Type of Publication: Journal article published
    PubMed ID: 17617625
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  • 10
    Keywords: RECEPTOR ; APOPTOSIS ; CANCER ; EXPRESSION ; CELL ; human ; IN-VIVO ; PATHWAY ; PATHWAYS ; VIVO ; transcription ; EFFICIENCY ; cell line ; LINES ; TIME ; RESPONSES ; DNA ; INFECTION ; MECHANISM ; KERATINOCYTES ; cell cycle ; CELL-CYCLE ; CELL-LINES ; CYCLE ; E7 ; papillomavirus ; SEQUENCE ; virus ; PROMOTER ; cervical cancer ; CERVICAL-CANCER ; CELL-LINE ; LINE ; human papillomavirus ; HPV ; E6 ; HUMAN KERATINOCYTES ; HUMAN-PAPILLOMAVIRUS ; ONCOPROTEIN ; IMMUNE-RESPONSE ; DOUBLE-STRANDED-RNA ; DIFFERENTIAL EXPRESSION ; cell lines ; TOLL-LIKE RECEPTORS ; RECOMBINANT ; RE ; keratinocyte ; VIRUS-INFECTION ; development ; EVENTS ; function ; LOSSES ; PLASMACYTOID DENDRITIC CELLS ; CANCERS ; in vivo ; immunology ; INHIBIT ; carcinogenic ; IMMUNE ACTIVATION ; IMMUNOLOGICAL RESPONSES ; TRANSFORMING PROPERTIES ; TYPE-18 ; VACCINIA-VIRUS
    Abstract: Cervical cancer development is linked to the persistent infection by high-risk mucosal human papillomaviruses (HPVs) types. The E6 and E7 major oncoproteins from this dsDNA virus play a key role in the deregulation of the cell cycle, apoptosis, and adaptive immune surveillance. In this study, we show for the first time that HPV type 16 (HPV16), the most carcinogenic type among the high-risk subgroup, interferes with innate immunity by affecting the expression of TLRs. Infection of human primary keratinocytes with HPV16 E6 and E7 recombinant retroviruses inhibits TLR9 transcription and hence functional loss of TLR9-regulated pathways. Similar findings were achieved in HPV16-positive cancer-derived cell lines and primary cervical cancers, demonstrating that this event occurs also in an in vivo context. Interestingly, E6 and E7 from the low-risk HPV type 6 are unable to down-regulate the TLR9 promoter. In addition, E6 and E7 from the high-risk HPV type 18, which are known to persist less competently in the host than HPV16, have reduced efficiency compared with HPV16 in inhibiting TLR9 transcription. Furthermore, a CpG motif derived from the HPV16 E6 DNA sequence activated TLR9, indicating this virus is able to initiate innate responses via the receptor it later down-regulates. This study reveals a novel mechanism used by HPV16 to suppress the host immune response by deregulating the TLR9 transcript, providing evidence that abolishing innate responses may be a crucial step involved in the carcinogenic events mediated by HPVs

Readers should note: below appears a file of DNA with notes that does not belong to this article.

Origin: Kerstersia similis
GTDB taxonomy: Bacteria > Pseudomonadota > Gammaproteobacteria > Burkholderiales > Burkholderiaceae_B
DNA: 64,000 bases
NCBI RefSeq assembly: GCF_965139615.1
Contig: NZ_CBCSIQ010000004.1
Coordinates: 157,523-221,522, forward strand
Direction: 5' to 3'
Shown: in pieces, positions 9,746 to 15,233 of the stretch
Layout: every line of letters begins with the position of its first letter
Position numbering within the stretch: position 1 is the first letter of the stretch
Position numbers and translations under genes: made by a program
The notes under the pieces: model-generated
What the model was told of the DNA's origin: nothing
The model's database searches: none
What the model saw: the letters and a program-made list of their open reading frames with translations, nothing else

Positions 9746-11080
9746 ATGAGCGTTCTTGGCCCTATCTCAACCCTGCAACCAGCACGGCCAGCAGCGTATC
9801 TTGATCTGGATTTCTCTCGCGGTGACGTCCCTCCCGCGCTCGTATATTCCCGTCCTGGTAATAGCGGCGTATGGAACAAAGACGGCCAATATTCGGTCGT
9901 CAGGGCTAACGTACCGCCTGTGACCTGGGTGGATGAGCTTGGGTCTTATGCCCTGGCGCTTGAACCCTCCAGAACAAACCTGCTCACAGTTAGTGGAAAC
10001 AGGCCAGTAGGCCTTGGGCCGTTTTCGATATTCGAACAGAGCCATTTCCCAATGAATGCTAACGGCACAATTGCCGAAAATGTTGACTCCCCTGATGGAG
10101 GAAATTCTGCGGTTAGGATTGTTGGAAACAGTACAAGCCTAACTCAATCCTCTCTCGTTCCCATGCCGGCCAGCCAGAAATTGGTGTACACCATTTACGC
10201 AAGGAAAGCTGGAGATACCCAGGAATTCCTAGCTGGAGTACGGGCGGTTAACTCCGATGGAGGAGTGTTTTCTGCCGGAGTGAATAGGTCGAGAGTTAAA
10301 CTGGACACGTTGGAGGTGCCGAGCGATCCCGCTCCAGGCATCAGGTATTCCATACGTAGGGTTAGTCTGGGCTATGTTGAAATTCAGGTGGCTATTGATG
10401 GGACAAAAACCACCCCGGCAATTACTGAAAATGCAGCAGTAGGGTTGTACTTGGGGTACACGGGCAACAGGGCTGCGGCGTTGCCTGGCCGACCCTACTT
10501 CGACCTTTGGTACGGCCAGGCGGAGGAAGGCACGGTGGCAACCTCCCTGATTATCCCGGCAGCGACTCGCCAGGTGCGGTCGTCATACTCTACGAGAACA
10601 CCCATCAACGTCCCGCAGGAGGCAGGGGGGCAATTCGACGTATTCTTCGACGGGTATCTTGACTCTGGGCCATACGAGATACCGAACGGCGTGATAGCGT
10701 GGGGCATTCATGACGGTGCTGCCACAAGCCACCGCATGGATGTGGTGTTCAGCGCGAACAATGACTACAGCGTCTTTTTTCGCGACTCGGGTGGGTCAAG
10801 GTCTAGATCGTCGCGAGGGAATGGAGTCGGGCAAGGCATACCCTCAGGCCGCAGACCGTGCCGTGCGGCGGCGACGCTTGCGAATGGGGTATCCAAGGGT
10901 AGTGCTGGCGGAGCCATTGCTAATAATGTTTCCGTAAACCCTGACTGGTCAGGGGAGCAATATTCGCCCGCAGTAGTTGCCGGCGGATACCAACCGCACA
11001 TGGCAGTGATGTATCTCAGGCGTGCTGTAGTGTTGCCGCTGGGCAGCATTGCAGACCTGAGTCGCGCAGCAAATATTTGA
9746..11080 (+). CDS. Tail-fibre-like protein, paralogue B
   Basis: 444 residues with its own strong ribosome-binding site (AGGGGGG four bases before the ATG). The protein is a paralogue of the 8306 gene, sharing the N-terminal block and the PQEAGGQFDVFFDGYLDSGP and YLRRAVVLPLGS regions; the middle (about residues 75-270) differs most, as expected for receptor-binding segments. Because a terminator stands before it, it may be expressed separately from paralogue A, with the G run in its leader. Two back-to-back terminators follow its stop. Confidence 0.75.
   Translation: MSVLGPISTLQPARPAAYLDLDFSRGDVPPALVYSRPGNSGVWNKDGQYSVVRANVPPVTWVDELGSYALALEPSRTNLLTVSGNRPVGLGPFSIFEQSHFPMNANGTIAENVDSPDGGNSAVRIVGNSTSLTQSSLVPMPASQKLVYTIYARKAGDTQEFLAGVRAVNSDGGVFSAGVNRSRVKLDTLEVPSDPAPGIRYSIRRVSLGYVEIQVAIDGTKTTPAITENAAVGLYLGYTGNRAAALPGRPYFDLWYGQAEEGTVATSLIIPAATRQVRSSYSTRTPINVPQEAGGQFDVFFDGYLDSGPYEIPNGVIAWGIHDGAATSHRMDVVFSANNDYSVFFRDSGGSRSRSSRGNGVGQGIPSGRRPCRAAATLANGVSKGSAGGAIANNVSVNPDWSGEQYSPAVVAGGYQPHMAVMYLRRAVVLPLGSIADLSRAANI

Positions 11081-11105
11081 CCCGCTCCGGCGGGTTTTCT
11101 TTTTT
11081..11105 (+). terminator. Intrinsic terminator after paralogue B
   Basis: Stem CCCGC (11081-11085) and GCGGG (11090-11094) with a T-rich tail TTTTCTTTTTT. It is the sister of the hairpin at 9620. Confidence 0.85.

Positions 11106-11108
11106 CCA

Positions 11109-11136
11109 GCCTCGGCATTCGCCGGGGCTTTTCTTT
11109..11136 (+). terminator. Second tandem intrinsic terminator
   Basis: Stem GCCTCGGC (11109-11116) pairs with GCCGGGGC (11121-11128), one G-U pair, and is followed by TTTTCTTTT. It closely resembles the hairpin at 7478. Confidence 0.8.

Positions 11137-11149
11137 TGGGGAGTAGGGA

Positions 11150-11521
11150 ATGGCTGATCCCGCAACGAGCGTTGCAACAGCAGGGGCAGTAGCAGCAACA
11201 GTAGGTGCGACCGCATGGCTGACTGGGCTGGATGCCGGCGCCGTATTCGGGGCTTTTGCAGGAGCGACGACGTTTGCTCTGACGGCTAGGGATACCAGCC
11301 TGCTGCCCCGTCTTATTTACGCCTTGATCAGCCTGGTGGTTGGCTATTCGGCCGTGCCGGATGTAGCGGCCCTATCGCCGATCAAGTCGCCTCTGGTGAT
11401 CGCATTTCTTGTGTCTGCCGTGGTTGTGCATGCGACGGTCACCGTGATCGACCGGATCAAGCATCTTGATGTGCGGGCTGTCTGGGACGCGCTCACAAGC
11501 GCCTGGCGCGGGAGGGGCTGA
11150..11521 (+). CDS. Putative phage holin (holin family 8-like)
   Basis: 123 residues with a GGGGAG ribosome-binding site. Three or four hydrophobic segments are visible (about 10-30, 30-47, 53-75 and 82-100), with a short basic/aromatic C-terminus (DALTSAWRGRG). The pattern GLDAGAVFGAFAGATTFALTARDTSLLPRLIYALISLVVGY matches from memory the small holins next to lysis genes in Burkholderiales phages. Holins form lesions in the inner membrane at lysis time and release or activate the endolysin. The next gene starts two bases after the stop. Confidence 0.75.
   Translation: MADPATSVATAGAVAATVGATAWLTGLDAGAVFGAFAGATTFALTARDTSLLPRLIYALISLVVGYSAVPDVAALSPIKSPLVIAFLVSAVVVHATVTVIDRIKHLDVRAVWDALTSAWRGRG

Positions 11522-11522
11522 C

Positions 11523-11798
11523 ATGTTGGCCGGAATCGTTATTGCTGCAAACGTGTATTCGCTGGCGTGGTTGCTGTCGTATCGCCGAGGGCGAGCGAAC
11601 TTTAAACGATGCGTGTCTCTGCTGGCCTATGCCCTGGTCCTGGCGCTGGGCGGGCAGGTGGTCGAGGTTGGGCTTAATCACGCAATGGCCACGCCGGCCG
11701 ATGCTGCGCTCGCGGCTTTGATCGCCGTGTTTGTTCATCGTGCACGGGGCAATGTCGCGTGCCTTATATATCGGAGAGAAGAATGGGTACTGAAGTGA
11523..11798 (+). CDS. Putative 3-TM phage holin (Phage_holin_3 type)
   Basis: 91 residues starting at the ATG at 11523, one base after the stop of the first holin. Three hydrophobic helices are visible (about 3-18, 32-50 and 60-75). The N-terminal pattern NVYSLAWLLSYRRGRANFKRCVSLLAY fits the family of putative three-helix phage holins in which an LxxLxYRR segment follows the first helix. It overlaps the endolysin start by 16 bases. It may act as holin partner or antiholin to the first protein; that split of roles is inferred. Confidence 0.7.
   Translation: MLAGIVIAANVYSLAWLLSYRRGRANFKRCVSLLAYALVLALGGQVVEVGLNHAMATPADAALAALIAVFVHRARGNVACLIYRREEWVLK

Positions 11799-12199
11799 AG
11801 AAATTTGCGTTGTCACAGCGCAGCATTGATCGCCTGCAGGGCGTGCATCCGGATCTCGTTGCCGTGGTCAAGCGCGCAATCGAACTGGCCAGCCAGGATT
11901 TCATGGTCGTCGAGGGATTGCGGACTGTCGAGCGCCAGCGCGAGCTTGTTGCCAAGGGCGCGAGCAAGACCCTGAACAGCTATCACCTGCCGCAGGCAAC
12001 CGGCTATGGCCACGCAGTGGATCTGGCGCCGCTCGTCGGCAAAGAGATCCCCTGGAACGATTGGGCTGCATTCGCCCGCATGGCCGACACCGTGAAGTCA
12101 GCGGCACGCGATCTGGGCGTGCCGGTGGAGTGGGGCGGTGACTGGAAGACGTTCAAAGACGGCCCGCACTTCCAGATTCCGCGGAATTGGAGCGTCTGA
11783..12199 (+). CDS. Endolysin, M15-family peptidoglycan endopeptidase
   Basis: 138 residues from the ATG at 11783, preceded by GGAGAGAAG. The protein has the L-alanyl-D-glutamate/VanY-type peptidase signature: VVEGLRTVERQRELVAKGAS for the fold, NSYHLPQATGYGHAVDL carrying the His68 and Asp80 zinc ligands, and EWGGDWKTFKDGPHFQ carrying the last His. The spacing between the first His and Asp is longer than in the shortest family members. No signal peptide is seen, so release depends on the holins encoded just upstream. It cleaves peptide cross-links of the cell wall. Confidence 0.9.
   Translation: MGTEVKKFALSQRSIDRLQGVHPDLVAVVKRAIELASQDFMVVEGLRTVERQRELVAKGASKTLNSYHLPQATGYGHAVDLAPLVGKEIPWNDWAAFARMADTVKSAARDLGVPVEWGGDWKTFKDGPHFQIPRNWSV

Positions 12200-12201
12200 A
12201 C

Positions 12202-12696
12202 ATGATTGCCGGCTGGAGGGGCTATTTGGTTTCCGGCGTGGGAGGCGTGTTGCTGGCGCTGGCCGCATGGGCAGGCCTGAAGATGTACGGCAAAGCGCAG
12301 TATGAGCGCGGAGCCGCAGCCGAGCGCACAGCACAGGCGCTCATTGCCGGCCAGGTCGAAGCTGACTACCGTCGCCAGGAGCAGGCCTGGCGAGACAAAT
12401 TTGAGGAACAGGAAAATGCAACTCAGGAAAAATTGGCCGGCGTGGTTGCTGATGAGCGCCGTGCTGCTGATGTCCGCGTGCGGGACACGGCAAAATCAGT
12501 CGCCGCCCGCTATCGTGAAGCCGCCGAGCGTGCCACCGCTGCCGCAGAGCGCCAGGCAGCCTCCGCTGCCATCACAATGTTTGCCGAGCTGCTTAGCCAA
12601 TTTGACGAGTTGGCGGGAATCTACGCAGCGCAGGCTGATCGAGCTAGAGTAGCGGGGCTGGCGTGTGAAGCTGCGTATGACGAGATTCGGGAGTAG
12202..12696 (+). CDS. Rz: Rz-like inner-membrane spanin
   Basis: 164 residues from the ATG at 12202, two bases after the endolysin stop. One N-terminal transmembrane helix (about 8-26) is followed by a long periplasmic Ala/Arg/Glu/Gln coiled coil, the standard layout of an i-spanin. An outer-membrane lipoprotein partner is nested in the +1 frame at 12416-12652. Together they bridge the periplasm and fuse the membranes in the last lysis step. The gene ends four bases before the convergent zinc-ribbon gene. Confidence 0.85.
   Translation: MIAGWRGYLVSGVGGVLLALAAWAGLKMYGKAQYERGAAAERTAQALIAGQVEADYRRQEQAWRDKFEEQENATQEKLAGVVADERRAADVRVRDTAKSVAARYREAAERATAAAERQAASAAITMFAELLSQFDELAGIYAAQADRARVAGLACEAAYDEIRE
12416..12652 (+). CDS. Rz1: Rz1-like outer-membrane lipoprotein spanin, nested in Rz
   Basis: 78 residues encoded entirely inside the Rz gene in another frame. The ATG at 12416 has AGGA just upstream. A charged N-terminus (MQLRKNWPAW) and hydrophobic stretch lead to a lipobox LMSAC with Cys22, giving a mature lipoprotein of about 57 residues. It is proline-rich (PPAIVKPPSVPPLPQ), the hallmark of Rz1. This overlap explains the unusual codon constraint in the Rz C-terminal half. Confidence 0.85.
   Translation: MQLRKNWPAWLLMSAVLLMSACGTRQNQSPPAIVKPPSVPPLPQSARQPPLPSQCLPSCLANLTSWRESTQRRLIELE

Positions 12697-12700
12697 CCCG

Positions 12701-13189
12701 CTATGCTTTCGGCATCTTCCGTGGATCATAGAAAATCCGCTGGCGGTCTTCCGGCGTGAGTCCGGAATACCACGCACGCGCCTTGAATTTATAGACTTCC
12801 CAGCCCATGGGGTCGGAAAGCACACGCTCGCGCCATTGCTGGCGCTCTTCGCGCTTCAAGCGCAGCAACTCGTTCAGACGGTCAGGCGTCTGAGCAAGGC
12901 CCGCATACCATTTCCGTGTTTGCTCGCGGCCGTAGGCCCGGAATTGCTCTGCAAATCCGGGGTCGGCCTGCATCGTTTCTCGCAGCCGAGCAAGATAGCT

Type of Publication: Journal article published
    PubMed ID: 17312167